How to Choose Between Medigap and Medicare Advantage

Whether you've just qualified for Medicare or are reconsidering your coverage, you might be wondering what the difference is between Medicare Advantage and Medicare supplement plans, aka Medigap, and how these forms of supplementary coverage work.

Any person can only have either a Medicare Advantage plan or a Medigap plan, so this choice can be extremely important when it comes to determining your medical care. We'll break down the key factors to help you decide which one is right for you.

What Are Medigap and Medicare Advantage?

Medigap is a supplementary coverage plan you can buy that covers the "gaps" in Original Medicare coverage. There are different levels of Medigap coverage, but they're designed to cover a higher percentage of the costs of what Original Medicare already covers.

Medicare Advantage is a private insurance alternative to Original Medicare. It offers all of the same coverage as Original Medicare, but can also add benefits such as dental, hearing and vision care, fitness and transportation perks, and out-of-pocket maximums. Medicare Advantage plans work like private insurance when it comes to having a selected network of providers that are covered, although PPO plans may cover a percentage of out-of-network expenses.

What factors should you consider when deciding between Medigap and Medicare Advantage?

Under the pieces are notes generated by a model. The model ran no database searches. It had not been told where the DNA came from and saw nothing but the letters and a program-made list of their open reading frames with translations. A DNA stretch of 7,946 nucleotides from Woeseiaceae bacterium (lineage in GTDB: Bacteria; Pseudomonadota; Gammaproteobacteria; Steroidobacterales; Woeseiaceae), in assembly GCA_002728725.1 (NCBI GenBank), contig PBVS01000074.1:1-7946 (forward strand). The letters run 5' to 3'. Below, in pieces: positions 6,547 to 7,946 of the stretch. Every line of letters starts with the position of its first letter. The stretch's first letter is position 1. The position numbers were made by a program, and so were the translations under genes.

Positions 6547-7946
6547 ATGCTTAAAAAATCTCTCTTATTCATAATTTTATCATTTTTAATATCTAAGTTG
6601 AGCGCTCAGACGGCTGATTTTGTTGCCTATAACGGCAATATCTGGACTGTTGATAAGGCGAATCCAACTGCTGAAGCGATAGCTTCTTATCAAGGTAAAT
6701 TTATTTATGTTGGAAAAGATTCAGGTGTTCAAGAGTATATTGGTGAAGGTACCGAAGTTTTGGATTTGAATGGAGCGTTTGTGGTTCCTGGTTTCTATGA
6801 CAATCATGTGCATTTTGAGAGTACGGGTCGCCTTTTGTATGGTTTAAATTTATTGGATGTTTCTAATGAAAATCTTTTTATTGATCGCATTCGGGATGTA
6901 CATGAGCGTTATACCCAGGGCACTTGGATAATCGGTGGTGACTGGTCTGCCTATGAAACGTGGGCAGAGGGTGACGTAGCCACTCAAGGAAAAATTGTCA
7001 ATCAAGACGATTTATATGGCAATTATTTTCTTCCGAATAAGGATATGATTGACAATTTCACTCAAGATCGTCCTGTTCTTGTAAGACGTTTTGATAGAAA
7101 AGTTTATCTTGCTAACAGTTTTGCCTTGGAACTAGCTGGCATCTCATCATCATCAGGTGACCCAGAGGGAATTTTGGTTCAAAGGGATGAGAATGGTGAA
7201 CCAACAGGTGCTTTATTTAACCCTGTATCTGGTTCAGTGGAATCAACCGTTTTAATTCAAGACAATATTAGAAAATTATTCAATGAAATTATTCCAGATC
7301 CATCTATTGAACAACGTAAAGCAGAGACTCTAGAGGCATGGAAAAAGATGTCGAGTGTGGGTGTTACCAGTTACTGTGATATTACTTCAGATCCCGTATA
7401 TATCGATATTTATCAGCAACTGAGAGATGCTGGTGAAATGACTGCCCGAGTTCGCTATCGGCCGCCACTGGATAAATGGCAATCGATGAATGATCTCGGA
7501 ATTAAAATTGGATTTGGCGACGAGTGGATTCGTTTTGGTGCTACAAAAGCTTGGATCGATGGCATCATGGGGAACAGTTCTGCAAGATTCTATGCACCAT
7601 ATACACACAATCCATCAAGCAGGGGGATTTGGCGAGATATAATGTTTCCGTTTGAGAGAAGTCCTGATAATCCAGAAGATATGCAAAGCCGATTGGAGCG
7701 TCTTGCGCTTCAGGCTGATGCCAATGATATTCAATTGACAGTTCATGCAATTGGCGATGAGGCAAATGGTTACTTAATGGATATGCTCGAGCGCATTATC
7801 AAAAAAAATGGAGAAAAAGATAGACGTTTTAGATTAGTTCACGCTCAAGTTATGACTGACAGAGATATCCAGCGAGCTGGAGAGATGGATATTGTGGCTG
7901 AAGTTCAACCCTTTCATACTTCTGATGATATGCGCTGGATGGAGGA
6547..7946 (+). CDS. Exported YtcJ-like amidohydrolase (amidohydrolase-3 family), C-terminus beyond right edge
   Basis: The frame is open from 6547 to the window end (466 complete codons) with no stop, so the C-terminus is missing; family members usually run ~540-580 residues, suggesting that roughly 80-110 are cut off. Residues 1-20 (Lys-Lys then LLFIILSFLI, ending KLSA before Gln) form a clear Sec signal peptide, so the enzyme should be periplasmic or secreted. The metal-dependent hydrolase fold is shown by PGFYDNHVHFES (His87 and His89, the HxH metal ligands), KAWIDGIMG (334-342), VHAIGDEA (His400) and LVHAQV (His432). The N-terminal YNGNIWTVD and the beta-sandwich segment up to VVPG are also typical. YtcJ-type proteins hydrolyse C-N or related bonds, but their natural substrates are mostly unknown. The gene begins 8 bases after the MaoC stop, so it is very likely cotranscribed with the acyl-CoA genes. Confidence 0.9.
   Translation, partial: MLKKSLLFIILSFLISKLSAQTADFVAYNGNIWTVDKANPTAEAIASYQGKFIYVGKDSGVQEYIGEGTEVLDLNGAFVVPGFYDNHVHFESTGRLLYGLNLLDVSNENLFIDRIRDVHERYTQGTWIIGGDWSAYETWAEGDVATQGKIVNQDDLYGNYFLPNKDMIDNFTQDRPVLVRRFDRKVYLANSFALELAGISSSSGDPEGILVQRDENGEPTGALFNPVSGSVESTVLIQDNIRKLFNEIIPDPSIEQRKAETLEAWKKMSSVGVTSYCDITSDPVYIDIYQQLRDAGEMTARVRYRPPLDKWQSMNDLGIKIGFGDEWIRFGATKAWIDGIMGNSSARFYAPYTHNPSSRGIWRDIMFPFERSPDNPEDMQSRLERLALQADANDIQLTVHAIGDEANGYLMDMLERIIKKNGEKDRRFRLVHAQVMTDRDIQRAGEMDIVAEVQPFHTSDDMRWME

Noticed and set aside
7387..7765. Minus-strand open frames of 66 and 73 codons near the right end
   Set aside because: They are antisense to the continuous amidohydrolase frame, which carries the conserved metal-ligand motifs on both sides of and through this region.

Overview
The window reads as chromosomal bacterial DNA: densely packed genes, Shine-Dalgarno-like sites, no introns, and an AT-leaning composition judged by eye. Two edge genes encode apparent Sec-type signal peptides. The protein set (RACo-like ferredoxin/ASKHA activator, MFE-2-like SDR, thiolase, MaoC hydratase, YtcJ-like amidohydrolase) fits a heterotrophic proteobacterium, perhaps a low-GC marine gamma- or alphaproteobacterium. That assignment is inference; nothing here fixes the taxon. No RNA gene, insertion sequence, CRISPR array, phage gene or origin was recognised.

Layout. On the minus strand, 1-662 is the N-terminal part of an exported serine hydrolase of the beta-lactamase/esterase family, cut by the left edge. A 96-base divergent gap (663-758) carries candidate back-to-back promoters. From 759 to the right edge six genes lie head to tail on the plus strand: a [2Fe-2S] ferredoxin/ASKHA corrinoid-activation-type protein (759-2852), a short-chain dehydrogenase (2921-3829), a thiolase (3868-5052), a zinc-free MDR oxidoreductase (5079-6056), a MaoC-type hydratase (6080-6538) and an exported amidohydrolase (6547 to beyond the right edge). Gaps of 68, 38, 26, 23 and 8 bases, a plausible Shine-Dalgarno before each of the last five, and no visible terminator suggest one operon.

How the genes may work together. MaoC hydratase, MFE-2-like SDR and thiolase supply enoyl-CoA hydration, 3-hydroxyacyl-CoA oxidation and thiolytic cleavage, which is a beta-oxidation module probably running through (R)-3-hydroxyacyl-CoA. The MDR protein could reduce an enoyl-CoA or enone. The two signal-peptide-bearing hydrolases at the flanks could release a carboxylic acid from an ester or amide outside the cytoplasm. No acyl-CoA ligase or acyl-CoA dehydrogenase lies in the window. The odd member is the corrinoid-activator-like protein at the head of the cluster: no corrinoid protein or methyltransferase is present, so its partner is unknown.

Timing: If you've just qualified for Medicare due to turning 65, that tends to be the perfect time to select a Medigap plan. People who qualify for Medicare under the age of 65 may not qualify for Medigap depending on the state, and after your original open enrollment period at 65, you have to apply for Medigap and your approval and premium can be subject to medical underwriting. This can make premiums far more expensive or even bar you from certain Medigap plans.

Dental, vision and hearing care: If dental, vision, and/or hearing problems have been a major concern so far in your life, it's likely that these expenses will only continue throughout your life. Only Medicare Advantage plans can offer these supplementary benefits.

Premiums vs. expenses: Deciding on a Medicare plan often boils down to how much Medicare costs. It can be challenging to predict the full cost of healthcare as health expenses are naturally unpredictable, so the initial premium may jump out at first. Medigap plans tend to have a substantial monthly premium that's added on to the regular Plan B premium, while many Medicare Advantage plans have no additional premium at all. However, Medigap plans have lower deductibles than many Medicare Advantage plans as well as overall fewer out-of-pocket expenses.

Network coverage: In terms of insurance coverage, Medigap works the same way as Original Medicare. It offers a wide range of coverage throughout the country, so if you plan to split your time or travel frequently, it may be a good option. Some Medigap plans also offer international coverage, although not all. Medicare Advantage plans have insurance networks that work like other kinds of private insurance, so finding a plan that includes doctors and hospitals that work for you is key.

Source: iQuanti, Inc.

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Categories: Healthcare Insurance

Tags: Medicare, Medicare Advantage, Medicare Supplement Plans, Medigap